Aussie Spirit, the Australian women’s softball team, are among the first athletes to arrive in Japan for the Tokyo Olympics after leaving Sydney on Monday, reports CNN.
They’ll be taking on some Japanese teams to warm up as they haven’t played against international opposition since February 2020,
“We’ve done so much training over the last year, now we finally get to play some really tough competition against Japanese clubs,” said squad member Jade Wall.
The softball squad are arriving at a time of mounting pressure on Japanese organisers, with polls in Japan showing a majority of Japanese people want the Olympics delayed again or cancelled because of the Covid-19 pandemic.
Fans from abroad have already been barred from attending and there’s increasing speculation that events will be held in empty stadiums.
However, International Olympic Committee member Dick Pound recently told CNN that cancellation is “essentially off the table”.
Nevertheless, cancellation pressure grows daily on Tokyo organisers and the International Olympic Committee as more questions arise about the risks of bringing 15,000 Olympic and Paralympic athletes from more than 200 countries into Japan.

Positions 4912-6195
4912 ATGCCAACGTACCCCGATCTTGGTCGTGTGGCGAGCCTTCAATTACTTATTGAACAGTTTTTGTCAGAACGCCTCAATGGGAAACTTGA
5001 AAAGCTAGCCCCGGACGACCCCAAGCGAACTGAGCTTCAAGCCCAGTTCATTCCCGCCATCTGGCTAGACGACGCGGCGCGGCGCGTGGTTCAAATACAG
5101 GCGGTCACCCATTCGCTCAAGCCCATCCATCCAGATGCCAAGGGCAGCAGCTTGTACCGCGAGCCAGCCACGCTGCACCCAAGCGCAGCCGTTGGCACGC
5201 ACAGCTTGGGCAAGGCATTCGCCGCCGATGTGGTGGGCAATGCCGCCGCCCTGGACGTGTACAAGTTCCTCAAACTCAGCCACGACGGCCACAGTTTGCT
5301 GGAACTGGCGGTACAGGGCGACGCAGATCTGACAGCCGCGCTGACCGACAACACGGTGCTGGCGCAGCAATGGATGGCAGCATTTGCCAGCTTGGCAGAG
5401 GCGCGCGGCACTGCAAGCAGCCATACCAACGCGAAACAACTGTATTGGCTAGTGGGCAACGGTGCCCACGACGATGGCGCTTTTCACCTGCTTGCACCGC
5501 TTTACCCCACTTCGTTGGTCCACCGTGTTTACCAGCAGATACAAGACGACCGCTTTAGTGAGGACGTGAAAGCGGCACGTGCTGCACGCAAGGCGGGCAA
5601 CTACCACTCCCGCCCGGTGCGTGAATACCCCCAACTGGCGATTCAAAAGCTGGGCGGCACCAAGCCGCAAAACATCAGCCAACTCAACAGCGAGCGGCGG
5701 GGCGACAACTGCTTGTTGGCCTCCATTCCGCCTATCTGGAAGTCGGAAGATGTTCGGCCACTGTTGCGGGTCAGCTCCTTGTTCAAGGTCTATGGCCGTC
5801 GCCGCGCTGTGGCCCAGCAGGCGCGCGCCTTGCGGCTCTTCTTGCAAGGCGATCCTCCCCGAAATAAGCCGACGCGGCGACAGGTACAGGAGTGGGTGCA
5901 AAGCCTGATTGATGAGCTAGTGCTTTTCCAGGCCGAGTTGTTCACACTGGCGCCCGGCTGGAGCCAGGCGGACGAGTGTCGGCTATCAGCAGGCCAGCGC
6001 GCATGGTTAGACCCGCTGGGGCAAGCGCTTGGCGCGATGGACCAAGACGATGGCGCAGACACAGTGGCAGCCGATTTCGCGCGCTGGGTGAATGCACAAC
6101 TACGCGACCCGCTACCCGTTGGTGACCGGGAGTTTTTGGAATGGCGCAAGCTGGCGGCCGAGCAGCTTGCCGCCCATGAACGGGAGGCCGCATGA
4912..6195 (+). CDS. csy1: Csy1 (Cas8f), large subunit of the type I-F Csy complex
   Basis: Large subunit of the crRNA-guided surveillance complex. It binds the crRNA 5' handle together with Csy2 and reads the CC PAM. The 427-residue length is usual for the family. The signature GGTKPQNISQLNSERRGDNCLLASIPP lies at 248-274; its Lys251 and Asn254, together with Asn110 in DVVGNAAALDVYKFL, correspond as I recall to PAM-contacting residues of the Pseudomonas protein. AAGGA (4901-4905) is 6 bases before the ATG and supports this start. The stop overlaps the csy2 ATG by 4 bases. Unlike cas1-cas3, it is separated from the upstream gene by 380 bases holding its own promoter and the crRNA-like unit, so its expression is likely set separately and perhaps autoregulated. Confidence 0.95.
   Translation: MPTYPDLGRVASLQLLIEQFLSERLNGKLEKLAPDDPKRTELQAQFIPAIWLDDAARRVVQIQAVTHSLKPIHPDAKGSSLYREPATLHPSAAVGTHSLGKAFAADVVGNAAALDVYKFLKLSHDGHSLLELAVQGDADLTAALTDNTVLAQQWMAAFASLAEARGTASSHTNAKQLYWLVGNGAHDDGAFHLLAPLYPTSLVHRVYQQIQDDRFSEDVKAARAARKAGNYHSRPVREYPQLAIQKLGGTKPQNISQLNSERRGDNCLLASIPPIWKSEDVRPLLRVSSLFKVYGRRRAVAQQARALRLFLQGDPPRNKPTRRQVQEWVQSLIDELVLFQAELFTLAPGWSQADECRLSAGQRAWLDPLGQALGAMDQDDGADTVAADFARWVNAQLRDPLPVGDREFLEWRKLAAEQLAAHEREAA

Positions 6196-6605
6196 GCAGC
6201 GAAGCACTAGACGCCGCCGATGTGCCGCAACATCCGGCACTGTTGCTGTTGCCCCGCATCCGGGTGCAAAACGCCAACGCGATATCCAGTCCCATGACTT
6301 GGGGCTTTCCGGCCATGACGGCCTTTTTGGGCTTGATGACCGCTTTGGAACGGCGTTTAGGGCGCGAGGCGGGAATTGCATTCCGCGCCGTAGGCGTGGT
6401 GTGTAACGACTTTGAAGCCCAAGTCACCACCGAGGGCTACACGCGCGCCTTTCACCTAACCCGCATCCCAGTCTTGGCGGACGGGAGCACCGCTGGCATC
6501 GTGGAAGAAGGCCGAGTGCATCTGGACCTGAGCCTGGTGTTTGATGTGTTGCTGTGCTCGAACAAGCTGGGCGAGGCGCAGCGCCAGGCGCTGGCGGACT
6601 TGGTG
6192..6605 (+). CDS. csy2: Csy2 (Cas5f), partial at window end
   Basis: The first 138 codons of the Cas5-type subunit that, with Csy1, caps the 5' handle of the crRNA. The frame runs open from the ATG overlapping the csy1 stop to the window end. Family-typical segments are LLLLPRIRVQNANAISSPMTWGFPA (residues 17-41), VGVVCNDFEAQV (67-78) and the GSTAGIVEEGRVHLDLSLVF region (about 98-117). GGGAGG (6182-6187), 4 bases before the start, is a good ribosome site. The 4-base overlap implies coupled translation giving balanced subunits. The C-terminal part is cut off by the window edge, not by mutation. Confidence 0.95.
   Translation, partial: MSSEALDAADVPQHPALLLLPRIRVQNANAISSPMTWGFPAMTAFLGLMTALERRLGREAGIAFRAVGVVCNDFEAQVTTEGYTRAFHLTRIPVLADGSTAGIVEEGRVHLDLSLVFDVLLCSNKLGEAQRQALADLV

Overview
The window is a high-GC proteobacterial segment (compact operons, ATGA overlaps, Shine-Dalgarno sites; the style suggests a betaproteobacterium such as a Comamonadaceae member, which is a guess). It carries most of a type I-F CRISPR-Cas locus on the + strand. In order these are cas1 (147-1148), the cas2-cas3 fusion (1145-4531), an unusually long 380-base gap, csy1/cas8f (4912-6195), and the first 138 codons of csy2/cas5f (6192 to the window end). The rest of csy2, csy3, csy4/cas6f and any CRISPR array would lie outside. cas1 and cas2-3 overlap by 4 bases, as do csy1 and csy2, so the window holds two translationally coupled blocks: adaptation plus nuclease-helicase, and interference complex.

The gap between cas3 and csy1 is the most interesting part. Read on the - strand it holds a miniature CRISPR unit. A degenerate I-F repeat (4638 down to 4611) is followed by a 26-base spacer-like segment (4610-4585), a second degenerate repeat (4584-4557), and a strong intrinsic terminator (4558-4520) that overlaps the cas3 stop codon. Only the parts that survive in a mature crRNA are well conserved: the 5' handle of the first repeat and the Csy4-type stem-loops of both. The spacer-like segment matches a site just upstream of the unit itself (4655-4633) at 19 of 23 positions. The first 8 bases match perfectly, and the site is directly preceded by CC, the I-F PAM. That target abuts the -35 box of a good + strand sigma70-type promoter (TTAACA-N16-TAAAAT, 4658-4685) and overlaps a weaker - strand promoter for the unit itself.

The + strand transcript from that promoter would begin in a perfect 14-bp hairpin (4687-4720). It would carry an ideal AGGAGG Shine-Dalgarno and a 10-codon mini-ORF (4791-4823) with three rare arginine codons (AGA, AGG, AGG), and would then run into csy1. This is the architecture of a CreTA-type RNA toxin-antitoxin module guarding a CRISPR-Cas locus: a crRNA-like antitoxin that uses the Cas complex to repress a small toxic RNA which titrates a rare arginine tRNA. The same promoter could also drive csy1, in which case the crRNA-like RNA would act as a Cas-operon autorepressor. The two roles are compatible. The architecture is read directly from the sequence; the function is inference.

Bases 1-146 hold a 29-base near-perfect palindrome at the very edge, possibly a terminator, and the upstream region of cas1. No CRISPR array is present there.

A state of emergency in Tokyo, Osaka, and other prefectures was last week extended until June 20 as Covid-19 cases continue to put the medical system under strain.
The IOC says more than 80% of athletes and staff staying in the Olympic Village on Tokyo Bay will be vaccinated. They are expected to remain largely in a bubble at the village and at venues.
Softball Australia chief executive David Pryles said the squad would be taking the “utmost care” in terms of keeping themselves and the public safe.
“All staff and players heading to Japan today are fully vaccinated,” Pryles said. “They’ll also be undergoing stringent testing and checks as soon as they land at the airport and throughout their camp and the Olympics.”
Pryles said player movements would be restricted to one level of the team hotel in Ota, which would include meals, meetings and gym work, and the stadium where they’ll play a series of games against local professional teams and two games against Japan’s national team.
Spirit pitcher Kaia Parnaby and captain Stacey Porter are already in Japan as they play in the country’s pro league.
“The league over here is massive,” Parnaby told the ABC. “Softball is one of Japan’s national sports, so we’re very fortunate to be backed by big companies over here.”
When the team psychologist Deidre Anderson was asked what the biggest challenge was ahead of the Tokyo Olympics, she did not hesitate.
“Getting there,” she said.
As Australia is essentially closed, she might well have said “Getting back”, too.